Tag Archives: Las Vegas art

Economy-Busting $40,000 Motel Rooms in Las Vegas

A library with dark, wood-paneled walls and a bookcase filled with leather-bound books sits adjacent to a regal living room at Caesars Palace’s Octavius Tower. You’d almost forget you were in Las Vegas if not for the tanning pool patrons outside the window. 

The antique-looking books in the library are seldom used, but they add to the villa’s residential illusion. So does the formal dining room that seats 12 and the media room with movie theater-style seating. 

The centerpiece of each villa is the patio overlooking the pool area. The villas opened last fall, but the new Garden of the Gods pool just began to welcome summer visitors. 

The three massive villas are the newest suites at Caesars Palace. With nearly 10,000 square feet of space, they’re some of the most opulent and largest suites on the Las Vegas Strip. The villas are on the second floor of Caesars’ unfinished Octavius Tower and are part of the resort’s long line of over-the-top suites.

 From the private elevator to the 24-hour butler service, everything about the Octavius villas feels exclusive, including the price tag. The cost for a night is $40,000. The price isn’t recession-friendly, but their patrons aren’t exactly struggling in today’s economy. 

The Octavius villas feel more like miniature mansions than hotel suites. Caesars spent about $15 million on each villa – a total of $45 million – to accomplish that goal. The villas are a collection of eclectic furnishings and faux artifacts, giving the feel of a collector’s well-kept home. 

Wilson & Associates designed each suite with an individual identity — an opulent Grecian palace, an Old World Spanish home and a Parisian luxury apartment.

The design firm is responsible for other suites at Caesars, as well as the fantasy suites at the Palms and the rooms and lobby at The Venetian.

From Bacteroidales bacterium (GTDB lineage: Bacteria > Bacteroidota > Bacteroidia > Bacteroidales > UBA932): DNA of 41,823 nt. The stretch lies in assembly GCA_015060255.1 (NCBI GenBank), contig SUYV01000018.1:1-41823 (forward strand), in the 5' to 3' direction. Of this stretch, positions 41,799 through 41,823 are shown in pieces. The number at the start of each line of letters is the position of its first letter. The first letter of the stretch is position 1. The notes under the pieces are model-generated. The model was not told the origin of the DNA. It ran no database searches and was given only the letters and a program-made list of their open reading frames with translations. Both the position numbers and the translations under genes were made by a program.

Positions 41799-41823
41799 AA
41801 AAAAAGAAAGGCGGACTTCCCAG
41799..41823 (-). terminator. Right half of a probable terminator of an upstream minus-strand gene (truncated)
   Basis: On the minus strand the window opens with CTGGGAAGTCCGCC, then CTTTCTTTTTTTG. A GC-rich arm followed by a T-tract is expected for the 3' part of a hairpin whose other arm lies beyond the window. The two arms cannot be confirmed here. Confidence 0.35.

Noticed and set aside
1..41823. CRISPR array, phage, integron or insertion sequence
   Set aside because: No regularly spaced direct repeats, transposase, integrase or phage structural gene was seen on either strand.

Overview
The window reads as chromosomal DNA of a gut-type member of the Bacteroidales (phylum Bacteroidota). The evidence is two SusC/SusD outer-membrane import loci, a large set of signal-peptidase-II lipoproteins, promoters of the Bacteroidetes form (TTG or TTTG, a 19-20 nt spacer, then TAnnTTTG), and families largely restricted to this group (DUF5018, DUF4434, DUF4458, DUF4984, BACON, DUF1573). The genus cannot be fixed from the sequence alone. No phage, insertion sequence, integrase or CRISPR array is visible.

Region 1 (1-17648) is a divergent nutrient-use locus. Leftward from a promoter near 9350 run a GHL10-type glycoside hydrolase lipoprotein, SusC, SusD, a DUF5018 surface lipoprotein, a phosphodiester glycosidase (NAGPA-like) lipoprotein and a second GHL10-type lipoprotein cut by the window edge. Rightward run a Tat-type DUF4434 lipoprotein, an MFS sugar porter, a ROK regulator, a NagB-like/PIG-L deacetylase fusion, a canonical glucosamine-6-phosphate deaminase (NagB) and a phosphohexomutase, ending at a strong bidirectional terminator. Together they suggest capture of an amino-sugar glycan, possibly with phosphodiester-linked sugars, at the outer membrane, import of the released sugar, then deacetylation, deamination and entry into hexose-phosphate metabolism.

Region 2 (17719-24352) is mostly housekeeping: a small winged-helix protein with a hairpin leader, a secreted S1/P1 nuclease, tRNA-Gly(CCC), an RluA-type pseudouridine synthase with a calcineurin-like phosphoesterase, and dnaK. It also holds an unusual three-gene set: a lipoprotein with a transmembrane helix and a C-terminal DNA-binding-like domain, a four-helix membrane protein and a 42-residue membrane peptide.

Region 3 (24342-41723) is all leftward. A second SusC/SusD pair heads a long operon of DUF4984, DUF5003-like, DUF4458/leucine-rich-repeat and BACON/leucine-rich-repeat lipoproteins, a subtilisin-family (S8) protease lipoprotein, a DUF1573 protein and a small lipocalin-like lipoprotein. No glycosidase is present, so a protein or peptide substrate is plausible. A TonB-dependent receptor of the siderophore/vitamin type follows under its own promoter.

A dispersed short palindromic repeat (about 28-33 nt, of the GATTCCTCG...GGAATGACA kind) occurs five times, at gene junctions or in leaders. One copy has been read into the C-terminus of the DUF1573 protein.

At 9,930 square feet, the Greek-style villa, which Caesars Palace dubs “Constantine,” is the largest of the three. The four-bedroom villa is far from subtle, but it’s subtly Greek with its fake marble columns and terracotta painted vases. 

After stepping off the private elevator into the marble foyer of the Greek villa, guests will find a formal sitting room, a grand Steinway piano and working fireplace. On the other side of the hall are rooms with a pool table, a restaurant-sized bar and a theater. 

Down a long hallway there are four bedrooms, each the size of a large hotel room, with walk-in closets and their own bathrooms. With custom marble and mosaics, no two bathrooms in the three villas have the same stonework. 

Inside the Greek villa, the master suite’s bathroom is almost as large as the bedroom itself. The bathroom is covered in green and beige marble and features his and her toilets, sinks and vanities. It also has a steam shower, towel-warming racks and flat-screen TVs, among other amenities. A marble-topped tub with gold-plated fixtures is the centerpiece of the lavish master bath. 

As trivial as they seem, the toilets are often the talk of the suites.  They’re controlled by remotes, function as bidets, have heated seats and the lid opens as guests approach. There’s never a reason to touch the toilet seat. 

The villas are filled with quirks galore: mirrors that turn into TVs, pianos that play themselves and chairs that massage to the beat of an iPod’s song. A networked system allows the butler to control every device in the villa.